Why Hot Dogs And Burgers Are About To Get A Lot More Expensive

If you prepared a lot of meals at home this year, you undoubtedly noticed that 2021 has not been an entirely friendly year for grocery store budgets. Back in March, we received the bad news that food prices would continue to rise, according to The New York Times, due to the double-punch of climate change-inducing winter storms (like the ones that spelled bad news for crops in Texas last winter) and the onset of COVID-19 causing production issues (per NBC News). And one food category in particular that saw a jump in price was meat.

The increase in the cost of meat didn't go unnoticed by Costco shoppers, who have been vocal on social media about the spike in sticker prices at the discount store's locations. One strategy such grocery store goers may have used to save money this year was sticking to cheaper cuts of meat like deli slices, hamburgers, and hot dogs. But, consumers of lesser costing meats are in for some bad news as well. These products are about to get even more expensive, according to CNN. So, what's causing the irksome price increase? It may not be too long before you find yourself questioning just how badly you want that burger...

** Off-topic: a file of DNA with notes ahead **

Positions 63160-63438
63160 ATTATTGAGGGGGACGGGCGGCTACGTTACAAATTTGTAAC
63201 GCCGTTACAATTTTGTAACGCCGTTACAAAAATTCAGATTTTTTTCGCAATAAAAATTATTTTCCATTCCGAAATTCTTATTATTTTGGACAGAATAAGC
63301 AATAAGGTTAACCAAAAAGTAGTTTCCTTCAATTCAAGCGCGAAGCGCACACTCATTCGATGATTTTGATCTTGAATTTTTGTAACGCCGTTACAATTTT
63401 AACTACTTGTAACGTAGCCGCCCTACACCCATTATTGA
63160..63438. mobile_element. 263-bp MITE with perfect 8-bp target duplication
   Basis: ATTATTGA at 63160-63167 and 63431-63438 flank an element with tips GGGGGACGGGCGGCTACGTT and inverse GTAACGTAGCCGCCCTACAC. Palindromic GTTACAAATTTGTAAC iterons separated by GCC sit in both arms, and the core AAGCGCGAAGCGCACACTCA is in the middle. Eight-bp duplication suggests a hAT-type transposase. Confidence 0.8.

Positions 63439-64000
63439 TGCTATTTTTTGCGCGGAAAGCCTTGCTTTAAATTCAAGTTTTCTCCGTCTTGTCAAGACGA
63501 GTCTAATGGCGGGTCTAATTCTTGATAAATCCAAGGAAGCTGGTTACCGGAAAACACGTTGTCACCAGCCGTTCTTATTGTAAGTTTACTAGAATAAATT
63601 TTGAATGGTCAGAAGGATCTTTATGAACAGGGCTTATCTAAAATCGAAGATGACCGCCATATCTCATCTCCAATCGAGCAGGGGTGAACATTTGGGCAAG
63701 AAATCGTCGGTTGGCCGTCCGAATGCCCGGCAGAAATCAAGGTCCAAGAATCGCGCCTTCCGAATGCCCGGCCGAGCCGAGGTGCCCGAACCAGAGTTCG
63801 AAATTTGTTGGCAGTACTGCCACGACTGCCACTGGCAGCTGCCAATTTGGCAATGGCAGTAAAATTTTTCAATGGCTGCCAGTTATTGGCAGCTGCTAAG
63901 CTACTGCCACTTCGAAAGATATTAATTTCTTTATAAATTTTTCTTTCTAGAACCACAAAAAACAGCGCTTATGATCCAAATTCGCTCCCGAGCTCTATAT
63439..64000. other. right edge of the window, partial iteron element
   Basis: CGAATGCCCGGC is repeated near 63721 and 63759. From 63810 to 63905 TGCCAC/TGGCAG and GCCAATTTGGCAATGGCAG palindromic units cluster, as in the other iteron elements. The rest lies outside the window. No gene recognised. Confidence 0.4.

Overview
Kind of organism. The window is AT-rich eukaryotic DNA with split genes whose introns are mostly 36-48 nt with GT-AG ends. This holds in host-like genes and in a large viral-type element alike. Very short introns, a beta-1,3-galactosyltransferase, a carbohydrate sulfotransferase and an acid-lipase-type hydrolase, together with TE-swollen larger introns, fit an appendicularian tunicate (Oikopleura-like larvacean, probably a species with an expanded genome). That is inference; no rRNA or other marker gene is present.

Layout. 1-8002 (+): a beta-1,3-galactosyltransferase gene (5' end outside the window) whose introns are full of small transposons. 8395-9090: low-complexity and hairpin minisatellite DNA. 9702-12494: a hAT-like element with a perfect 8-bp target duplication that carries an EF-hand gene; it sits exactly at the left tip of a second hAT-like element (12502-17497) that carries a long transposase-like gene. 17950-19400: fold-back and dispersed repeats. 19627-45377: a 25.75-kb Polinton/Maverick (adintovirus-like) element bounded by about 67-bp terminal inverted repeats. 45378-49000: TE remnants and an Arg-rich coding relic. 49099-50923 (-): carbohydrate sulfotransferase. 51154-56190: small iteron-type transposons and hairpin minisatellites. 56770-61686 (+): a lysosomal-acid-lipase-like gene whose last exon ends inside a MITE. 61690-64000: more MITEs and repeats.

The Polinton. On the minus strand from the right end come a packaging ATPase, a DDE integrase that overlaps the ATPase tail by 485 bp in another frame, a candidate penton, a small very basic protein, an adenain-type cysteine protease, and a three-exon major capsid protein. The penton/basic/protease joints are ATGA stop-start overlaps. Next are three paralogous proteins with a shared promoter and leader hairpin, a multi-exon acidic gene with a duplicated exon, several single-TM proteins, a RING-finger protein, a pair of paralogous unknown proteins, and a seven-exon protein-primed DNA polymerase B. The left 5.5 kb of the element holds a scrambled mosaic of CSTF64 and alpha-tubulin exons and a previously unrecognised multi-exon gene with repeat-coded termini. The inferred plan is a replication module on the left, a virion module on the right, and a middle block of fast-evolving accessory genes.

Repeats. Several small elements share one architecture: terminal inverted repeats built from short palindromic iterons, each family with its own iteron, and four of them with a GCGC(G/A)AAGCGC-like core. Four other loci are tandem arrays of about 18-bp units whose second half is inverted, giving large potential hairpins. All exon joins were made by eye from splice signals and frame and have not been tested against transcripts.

Inflation is wreaking havoc on hot dog and burger prices

Saving money at the grocery store may no longer be a walk in the park when it comes to buying Ball Park hot dogs. According to CNN, some major food companies have informed their customers they will be ringing in 2022 with a price increase on some frozen and refrigerated meats. Tyson spelled out the specifics in a letter to a couple of its regional distributors, according to the news outlet, explaining that deli meats in addition to Ball Park, Hillshire Farm, Jimmy Dean, and State Fair products will begin increasing on January 2 to the tune of 5 to 10.2%. (Happy New Year!) Conagra also reportedly alerted one of its distributors that they will be increasing prices for Hebrew National hot dog packages in January, ranging from 10.9% to 12.6%, and Kraft Heinz told its customers they could look forward to around an 8% increase in the pricing of some of its Oscar Mayer line. Yikes.

The surge in pricing can be chalked up to that ugly word (that is surprisingly longer than four letters): inflation. In their letter to retailers, according to CNN, Tyson wrote that they were up against "accelerating levels of extraordinary inflation." As a result, "restaurants and food manufacturers usually respond to inflation by shrinking their products, like making smaller hamburgers without lowering prices," finance professor Paul Chiou told Northeastern University. CNN also points out that meat producers like Tyson are trying to counter the higher costs the companies are incurring on commodities, packaging, labor, and transportation.